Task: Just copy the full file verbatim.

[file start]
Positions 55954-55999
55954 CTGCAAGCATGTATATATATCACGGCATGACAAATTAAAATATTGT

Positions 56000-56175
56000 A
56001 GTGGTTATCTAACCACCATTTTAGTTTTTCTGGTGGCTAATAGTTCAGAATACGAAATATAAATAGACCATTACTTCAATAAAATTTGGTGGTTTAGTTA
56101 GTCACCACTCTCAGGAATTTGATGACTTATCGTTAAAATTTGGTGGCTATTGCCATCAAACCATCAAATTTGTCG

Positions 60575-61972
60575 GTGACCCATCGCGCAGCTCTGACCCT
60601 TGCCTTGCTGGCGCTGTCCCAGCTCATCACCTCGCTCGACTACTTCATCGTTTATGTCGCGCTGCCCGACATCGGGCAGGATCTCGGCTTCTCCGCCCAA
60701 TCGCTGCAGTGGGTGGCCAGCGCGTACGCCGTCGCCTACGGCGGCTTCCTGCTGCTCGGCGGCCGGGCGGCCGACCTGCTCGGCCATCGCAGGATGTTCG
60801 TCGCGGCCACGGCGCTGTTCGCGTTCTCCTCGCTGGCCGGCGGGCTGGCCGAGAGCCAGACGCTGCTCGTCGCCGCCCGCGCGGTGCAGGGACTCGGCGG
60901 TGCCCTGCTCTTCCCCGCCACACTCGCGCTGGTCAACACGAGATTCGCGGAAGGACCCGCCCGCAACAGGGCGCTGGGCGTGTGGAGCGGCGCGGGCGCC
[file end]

Positions 55954-55999
55954 CTGCAAGCATGTATATATATCACGGCATGACAAATTAAAATATTGT

Positions 56000-56175
56000 A
56001 GTGGTTATCTAACCACCATTTTAGTTTTTCTGGTGGCTAATAGTTCAGAATACGAAATATAAATAGACCATTACTTCAATAAAATTTGGTGGTTTAGTTA
56101 GTCACCACTCTCAGGAATTTGATGACTTATCGTTAAAATTTGGTGGCTATTGCCATCAAACCATCAAATTTGTCG

Positions 60575-61972
60575 GTGACCCATCGCGCAGCTCTGACCCT
60601 TGCCTTGCTGGCGCTGTCCCAGCTCATCACCTCGCTCGACTACTTCATCGTTTATGTCGCGCTGCCCGACATCGGGCAGGATCTCGGCTTCTCCGCCCAA
60701 TCGCTGCAGTGGGTGGCCAGCGCGTACGCCGTCGCCTACGGCGGCTTCCTGCTGCTCGGCGGCCGGGCGGCCGACCTGCTCGGCCATCGCAGGATGTTCG
60801 TCGCGGCCACGGCGCTGTTCGCGTTCTCCTCGCTGGCCGGCGGGCTGGCCGAGAGCCAGACGCTGCTCGTCGCCGCCCGCGCGGTGCAGGGACTCGGCGG
60901 TGCCCTGCTCTTCCCCGCCACACTCGCGCTGGTCAACACGAGATTCGCGGAAGGACCCGCCCGCAACAGGGCGCTGGGCGTGTGGAGCGGCGCGGGCGCC